I would probably suggest that you don't want to use the Canon D-30 (like Ted above had) or D-60. (Nikon has some similar cameras.) These are great cameras, but they are harder to use and cost substantially more. These cameras fall into the pro-sumer or low end commercial range. They have fast shutter speeds and can use your expensive SLR lens. They also require a lot of care.

So what do I use? I use a Canon D-60 for my nice work. When it is strapped around my neck we are probably talking about $3K or so. It lets me take gorgeous pictures with fast shutter speeds (great for doing zooms of fast moving cars at the track). I also screw up a ton of pictures because the settings are so precise. For my playing around and misc pictures, I have a number of Sony Mavica and Cybershot cameras that can go in my pocket. One of them is one that I have ever strapped onto the Cobra and used for in-car video footage. The optics on the Sonys are really nice and for around $300 the pictures are terrifc. If I was to buy just one camera and use it as an intermediate, I would probably buy something like the Fuji Finepix (about $350-$650 depending on model), Olympus E20 (about $1,500) or the Sony DSC F717 (around $1,000). These cameras are all very strong, but still have great point and shoot capabilities.

Finally, a note about resolution. The vendors push resolution as a reason to buy a more expensive camera. Unless you are blowing these pictures up and making posters, most of the time you will shoot a lower resolution than the camera max. I publish a lot of photos to the web and have to resample every image to keep file sizes reasonable. That part is a pain. On my Sonys, I just pic something reasonable like 1,024 dpi and don't bother to convert. So don't spend more money for more resolution since it just takes up more space. My rule of thumb is that unless I am doing some real work or want to print, I don't shoot higher than my screen resolutions.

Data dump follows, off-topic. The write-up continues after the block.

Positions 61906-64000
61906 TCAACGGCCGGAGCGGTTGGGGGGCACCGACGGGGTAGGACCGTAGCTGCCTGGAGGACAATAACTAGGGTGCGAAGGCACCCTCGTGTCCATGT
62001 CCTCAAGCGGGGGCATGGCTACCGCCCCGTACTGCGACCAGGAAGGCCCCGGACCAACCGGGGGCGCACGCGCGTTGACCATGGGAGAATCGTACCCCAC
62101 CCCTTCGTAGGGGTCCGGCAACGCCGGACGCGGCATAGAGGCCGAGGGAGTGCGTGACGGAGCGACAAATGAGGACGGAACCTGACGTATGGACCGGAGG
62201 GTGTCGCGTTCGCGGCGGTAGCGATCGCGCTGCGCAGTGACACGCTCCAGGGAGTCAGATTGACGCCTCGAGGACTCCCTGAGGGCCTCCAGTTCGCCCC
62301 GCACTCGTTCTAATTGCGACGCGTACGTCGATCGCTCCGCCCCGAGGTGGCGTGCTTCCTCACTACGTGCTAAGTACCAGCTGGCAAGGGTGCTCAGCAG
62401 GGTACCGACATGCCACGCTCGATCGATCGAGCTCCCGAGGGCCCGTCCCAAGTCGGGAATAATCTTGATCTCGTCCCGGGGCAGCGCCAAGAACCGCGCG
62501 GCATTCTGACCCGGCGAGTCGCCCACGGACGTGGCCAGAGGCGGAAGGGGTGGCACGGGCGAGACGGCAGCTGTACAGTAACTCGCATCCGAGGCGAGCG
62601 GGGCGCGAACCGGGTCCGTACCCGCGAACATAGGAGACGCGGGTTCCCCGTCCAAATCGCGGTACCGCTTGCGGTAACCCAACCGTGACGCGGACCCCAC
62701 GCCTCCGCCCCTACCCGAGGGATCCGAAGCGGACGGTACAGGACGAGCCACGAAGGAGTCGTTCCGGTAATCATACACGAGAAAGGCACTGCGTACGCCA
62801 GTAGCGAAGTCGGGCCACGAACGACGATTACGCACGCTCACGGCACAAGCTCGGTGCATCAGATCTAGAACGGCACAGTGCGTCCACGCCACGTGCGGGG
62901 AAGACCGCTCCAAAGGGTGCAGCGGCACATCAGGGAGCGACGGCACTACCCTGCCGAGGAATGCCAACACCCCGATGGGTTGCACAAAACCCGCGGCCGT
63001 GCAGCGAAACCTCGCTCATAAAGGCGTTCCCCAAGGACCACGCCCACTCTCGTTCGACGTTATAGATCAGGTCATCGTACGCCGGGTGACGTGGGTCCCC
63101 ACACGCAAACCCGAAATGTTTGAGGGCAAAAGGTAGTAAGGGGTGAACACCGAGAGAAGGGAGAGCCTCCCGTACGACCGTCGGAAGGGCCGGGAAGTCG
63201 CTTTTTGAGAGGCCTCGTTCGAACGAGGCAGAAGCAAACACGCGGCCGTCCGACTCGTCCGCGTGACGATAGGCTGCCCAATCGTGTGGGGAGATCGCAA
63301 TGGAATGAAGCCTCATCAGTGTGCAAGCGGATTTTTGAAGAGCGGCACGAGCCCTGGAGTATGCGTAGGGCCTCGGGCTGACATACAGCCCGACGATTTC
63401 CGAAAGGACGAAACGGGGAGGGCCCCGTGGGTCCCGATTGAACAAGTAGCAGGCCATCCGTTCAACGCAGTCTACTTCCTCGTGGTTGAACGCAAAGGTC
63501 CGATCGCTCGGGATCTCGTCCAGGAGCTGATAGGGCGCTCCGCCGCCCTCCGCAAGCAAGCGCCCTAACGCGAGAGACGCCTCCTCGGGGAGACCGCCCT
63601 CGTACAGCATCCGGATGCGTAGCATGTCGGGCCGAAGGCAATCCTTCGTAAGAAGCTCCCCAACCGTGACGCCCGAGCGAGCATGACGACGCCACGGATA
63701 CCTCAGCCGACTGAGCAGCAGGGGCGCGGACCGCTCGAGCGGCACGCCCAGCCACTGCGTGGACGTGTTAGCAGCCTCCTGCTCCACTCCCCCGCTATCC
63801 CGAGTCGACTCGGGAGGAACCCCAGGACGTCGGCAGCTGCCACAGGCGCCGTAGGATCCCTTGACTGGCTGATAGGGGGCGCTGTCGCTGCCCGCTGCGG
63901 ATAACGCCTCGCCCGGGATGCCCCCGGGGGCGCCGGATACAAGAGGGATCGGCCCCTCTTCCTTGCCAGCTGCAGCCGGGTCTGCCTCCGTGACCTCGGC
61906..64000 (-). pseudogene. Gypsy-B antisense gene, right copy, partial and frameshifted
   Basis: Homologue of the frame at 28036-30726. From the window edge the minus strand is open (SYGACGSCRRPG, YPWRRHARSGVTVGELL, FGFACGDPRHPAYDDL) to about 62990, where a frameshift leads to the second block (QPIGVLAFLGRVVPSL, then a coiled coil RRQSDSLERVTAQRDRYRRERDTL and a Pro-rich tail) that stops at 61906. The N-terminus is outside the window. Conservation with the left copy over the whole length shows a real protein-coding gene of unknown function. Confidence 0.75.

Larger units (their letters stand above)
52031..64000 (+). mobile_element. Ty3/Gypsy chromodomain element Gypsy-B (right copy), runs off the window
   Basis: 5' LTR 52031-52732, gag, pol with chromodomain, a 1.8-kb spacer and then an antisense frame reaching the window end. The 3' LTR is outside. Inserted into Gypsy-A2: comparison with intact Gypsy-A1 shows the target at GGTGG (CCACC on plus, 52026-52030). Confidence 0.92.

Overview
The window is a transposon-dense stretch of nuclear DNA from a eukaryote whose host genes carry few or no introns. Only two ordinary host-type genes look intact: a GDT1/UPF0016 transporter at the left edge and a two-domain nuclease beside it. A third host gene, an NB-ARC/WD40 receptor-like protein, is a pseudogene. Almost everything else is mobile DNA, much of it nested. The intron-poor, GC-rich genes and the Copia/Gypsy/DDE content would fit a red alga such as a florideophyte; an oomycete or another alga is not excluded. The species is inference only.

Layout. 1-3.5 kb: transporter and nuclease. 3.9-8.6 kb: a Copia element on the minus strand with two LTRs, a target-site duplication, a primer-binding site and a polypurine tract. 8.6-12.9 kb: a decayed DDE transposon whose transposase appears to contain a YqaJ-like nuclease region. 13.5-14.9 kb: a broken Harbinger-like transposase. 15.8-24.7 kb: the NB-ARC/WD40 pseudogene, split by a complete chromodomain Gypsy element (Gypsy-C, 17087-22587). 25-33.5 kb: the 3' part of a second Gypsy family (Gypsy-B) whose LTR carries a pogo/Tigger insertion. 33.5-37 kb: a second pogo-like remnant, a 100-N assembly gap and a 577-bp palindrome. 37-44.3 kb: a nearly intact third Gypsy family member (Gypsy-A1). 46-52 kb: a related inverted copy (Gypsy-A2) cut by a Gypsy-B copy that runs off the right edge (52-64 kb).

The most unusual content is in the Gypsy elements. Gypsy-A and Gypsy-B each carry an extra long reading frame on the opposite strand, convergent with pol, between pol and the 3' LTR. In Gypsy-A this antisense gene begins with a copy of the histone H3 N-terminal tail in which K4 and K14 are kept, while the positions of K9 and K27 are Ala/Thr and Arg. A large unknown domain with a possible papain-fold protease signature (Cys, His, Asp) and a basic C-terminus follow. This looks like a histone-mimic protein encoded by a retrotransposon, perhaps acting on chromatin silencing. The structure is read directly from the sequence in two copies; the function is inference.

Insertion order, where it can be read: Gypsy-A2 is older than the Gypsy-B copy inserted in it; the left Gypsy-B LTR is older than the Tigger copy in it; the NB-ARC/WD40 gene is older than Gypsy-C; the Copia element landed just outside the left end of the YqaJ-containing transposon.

Here is something I couldn't do with a consumer camera, much less without a tripod. Shot with Canon D-60.

Image balanced, but unretouched:

Sony Cybershot (unretouched):

-Dan Elam
US Imaging Technical Expert Representative, International Standards Organization (ISO)

· Just Glad to be here - back to working on the car
1,633 Posts
Have some mercy on the dial up people. Link your pictures.

I have a T-1 line and it took seven seconds to load this page.

· Registered
77 Posts
I have a Nikon coolpix 775....it was used to shoot almost everything in these two sites.



for web work a rarely use hlf of the 2. 1 megapixels it has....just don;t need anymore.

love the camera, love the size... got it last christmas, it was around 400. I know nikon has come out with upgrade cameras since then.

Only issue i do have with it is the shutter lag.... my other camera is an Canon EOS-1....where lag doesn't exist!

good luck!


· Registered
60 Posts
No doubt, that took forever to load. I have a Nikon Coolpix 5000 for Super Hi res stuff and a Pentax Optio 2300 for everything else. You do not need much more than 2 Mega Pixels unless you want to print out anything bigger than a 8.5 X 11 thats why I have the Pentax, that and it's small.